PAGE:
A total of 746 students at BMCC held internships through programs at BMCC so far, this academic year. Partners including BNY provide workplace experience that opens doors for students building the foundation for their careers.
In addition, in Spring 2023, BMCC registered 49 continuing apprentices across three corporate and community partners: Zurich North America, Aon and TransRe.
Career preparation partners also include BNY Mellon, Google, Moody’s, Goldman Sachs, CITI, Morgan Stanley and the Hispanic Association of Colleges and Universities (HACU).
The CUNY Inclusive Economy grant has enabled new hires to join the BMCC community and increase students’ access to paid opportunities related to their majors. These new hires will work with cohorts of 200 students from academic departments including CIS, Health Education, and Media Arts and Technology.
President Munroe acknowledged at the close of the State of the College address that while the points of pride are many at BMCC, there is still much work to do.
“Too many students are not retained, semester to semester,” the President said. “Too many students struggle with food and housing insecurity, and there are too few paid internships and apprenticeships for them to take advantage of. We must continue our best practices, modify operations, and continue growing, to meet our students’ needs.”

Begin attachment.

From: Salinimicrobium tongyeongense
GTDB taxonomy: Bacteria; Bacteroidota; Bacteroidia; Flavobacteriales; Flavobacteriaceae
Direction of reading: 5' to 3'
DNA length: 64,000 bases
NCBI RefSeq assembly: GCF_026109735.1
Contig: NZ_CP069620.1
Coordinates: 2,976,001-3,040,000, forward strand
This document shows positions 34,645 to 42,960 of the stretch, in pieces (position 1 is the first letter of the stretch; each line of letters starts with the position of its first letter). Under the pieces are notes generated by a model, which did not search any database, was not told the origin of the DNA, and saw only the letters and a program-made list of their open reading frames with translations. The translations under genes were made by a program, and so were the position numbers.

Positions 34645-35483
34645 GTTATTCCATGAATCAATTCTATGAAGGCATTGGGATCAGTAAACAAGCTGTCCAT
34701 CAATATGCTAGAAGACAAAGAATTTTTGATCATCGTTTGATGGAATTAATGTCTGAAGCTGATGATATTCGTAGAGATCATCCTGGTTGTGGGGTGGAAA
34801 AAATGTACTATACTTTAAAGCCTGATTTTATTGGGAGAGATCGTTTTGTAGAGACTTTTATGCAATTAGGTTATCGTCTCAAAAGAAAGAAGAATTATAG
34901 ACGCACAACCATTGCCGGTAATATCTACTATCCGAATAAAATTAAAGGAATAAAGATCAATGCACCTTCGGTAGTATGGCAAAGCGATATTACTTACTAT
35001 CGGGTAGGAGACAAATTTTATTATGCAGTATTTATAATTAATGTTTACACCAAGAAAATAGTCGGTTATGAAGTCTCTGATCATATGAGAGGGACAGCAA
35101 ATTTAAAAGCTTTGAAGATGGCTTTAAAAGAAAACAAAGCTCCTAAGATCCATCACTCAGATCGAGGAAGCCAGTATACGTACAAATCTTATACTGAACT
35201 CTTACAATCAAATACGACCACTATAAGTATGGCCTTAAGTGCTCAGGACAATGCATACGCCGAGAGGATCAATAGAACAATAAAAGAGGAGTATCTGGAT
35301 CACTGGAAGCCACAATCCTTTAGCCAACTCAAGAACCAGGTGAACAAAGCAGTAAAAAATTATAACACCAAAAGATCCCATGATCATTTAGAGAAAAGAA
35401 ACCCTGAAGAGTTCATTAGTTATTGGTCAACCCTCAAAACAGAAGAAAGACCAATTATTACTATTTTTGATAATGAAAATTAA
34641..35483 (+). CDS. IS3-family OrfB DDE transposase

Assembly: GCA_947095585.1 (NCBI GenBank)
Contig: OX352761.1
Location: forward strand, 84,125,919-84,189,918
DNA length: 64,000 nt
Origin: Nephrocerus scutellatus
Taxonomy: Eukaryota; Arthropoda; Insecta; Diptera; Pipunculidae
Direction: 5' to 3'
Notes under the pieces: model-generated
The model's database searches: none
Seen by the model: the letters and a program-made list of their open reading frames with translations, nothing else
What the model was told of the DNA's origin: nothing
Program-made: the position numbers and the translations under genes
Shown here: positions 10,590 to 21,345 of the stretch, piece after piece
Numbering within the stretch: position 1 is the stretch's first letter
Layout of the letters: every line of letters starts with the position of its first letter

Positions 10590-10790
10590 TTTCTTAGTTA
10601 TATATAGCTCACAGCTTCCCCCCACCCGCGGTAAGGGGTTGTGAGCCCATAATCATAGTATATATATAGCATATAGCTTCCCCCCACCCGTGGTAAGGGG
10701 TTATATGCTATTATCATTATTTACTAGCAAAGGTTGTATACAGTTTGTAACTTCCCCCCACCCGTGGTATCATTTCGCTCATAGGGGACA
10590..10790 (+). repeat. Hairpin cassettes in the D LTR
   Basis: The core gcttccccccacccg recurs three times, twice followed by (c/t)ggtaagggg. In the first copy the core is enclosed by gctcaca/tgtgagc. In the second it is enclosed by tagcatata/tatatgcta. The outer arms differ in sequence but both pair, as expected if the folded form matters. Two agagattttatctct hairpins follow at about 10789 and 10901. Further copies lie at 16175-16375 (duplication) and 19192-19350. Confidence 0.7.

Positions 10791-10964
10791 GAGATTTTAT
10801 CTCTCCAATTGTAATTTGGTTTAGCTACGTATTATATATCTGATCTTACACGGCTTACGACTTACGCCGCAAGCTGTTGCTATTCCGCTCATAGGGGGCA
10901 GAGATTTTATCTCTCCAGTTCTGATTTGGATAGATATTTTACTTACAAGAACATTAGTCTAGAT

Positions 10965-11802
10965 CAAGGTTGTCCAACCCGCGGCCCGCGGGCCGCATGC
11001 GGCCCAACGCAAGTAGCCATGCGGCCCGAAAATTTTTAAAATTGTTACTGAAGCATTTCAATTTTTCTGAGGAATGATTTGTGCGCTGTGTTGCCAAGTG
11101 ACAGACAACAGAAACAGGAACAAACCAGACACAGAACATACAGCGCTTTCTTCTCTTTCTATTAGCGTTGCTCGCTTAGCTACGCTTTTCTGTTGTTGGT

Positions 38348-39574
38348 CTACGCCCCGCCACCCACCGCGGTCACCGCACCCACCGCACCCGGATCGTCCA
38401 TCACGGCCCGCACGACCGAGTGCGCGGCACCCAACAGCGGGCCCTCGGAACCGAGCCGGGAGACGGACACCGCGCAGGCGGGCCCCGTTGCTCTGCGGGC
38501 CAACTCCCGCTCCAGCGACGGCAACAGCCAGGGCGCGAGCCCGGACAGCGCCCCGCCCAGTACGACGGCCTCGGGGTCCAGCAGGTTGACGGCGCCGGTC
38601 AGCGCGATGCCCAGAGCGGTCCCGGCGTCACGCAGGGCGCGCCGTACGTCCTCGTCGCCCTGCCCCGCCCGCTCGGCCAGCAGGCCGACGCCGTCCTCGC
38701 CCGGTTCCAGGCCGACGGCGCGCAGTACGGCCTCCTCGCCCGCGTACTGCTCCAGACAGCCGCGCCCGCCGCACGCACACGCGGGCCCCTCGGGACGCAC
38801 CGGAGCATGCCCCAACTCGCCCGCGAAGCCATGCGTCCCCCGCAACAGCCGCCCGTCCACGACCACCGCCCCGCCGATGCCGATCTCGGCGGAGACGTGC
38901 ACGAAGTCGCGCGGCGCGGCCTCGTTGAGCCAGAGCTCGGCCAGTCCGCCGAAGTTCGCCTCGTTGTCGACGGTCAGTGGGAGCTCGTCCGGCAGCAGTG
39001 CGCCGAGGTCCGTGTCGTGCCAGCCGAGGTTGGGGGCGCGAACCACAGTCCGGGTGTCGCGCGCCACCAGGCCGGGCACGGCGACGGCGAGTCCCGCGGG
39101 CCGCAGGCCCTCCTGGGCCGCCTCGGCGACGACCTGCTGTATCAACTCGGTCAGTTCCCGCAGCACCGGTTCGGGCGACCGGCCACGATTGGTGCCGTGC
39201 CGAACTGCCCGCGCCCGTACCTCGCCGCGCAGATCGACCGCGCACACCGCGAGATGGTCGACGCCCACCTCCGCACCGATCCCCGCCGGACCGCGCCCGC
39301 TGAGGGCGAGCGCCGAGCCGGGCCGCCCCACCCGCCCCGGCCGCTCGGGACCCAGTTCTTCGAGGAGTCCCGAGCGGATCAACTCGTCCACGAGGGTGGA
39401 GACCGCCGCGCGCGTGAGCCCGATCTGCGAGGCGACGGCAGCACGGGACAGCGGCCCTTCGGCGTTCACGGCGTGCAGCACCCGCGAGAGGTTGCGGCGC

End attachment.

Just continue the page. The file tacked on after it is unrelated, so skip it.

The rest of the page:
Funders and corporate partners are essential to the BMCC mission
As President Munroe shared points of pride, partnerships, initiatives as more, there was much acknowledgement of funding partners in both the corporate and non-profit sector who embrace BMCC’s institutional priorities of increasing equity, career access, academic excellence and more.
The tremendous generosity of funders who understand the compelling social and economic impact of the BMCC mission are many, and their relationships with BMCC are both new and go back decades.
These friends of the College and champions of BMCC students include Amazon Go, the Aspen Institute College Excellence Program, Blackstone, Bank of America, BNY and the BNY Mellon Foundation, the Carol and Milton Petrie Foundation, the Heckscher Foundation, Morehouse College, philanthropist MacKenzie Scott, the Lincoln Foundation Fund, New York Life, State Farm, the New York Community Trust, Trinity Wall Street Philanthropies, the Robin Hood Foundation, the Pinkerton Foundation, the New York City Council and the Ichigo Foundation.
See full presentation (pdf) from the 2023 State of the College address.
BMCC President Anthony E. Munroe delivered the State of the College address on March 7 in Theatre 1 at the college’s 199 Chambers Street campus.
“What we do is not a job, it’s a calling,” said the President. “We are here for the students. We are their foundation, and we are here to provide a pathway for their success.”
That pathway to careers and higher degrees relates to the college’s six institutional priorities: increasing enrollment; improving alignment between academic programming, student demand and workforce needs; reducing equity gaps; expanding access to academic and student supports; cultivating career preparation for credit and non-credit students, and partnering with corporate and philanthropic partners